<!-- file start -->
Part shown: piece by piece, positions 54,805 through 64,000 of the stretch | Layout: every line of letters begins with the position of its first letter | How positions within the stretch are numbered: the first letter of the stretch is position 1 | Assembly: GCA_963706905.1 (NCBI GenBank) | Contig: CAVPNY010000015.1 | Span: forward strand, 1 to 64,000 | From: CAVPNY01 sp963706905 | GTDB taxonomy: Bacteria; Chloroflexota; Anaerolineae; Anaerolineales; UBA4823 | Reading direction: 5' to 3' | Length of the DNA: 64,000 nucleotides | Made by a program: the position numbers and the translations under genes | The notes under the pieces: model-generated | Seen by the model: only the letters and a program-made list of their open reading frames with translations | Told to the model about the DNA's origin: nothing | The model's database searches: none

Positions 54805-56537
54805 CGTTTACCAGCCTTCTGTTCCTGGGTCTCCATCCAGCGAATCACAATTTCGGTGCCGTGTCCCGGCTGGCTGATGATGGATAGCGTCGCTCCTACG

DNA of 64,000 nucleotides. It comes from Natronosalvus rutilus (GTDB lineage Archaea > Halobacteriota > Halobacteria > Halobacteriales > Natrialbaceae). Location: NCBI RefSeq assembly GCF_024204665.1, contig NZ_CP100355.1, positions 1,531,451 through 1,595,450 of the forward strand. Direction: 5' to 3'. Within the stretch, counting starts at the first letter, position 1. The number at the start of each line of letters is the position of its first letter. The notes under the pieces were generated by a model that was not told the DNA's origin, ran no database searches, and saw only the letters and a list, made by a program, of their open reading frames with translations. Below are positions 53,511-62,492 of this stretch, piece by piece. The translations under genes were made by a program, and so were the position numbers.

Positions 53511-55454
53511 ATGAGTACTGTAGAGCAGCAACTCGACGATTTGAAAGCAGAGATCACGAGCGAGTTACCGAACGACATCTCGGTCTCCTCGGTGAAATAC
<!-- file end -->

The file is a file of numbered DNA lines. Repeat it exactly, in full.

Part shown: piece by piece, positions 54,805 through 64,000 of the stretch | Layout: every line of letters begins with the position of its first letter | How positions within the stretch are numbered: the first letter of the stretch is position 1 | Assembly: GCA_963706905.1 (NCBI GenBank) | Contig: CAVPNY010000015.1 | Span: forward strand, 1 to 64,000 | From: CAVPNY01 sp963706905 | GTDB taxonomy: Bacteria; Chloroflexota; Anaerolineae; Anaerolineales; UBA4823 | Reading direction: 5' to 3' | Length of the DNA: 64,000 nucleotides | Made by a program: the position numbers and the translations under genes | The notes under the pieces: model-generated | Seen by the model: only the letters and a program-made list of their open reading frames with translations | Told to the model about the DNA's origin: nothing | The model's database searches: none

Positions 54805-56537
54805 CGTTTACCAGCCTTCTGTTCCTGGGTCTCCATCCAGCGAATCACAATTTCGGTGCCGTGTCCCGGCTGGCTGATGATGGATAGCGTCGCTCCTACG

DNA of 64,000 nucleotides. It comes from Natronosalvus rutilus (GTDB lineage Archaea > Halobacteriota > Halobacteria > Halobacteriales > Natrialbaceae). Location: NCBI RefSeq assembly GCF_024204665.1, contig NZ_CP100355.1, positions 1,531,451 through 1,595,450 of the forward strand. Direction: 5' to 3'. Within the stretch, counting starts at the first letter, position 1. The number at the start of each line of letters is the position of its first letter. The notes under the pieces were generated by a model that was not told the DNA's origin, ran no database searches, and saw only the letters and a list, made by a program, of their open reading frames with translations. Below are positions 53,511-62,492 of this stretch, piece by piece. The translations under genes were made by a program, and so were the position numbers.

Positions 53511-55454
53511 ATGAGTACTGTAGAGCAGCAACTCGACGATTTGAAAGCAGAGATCACGAGCGAGTTACCGAACGACATCTCGGTCTCCTCGGTGAAATAC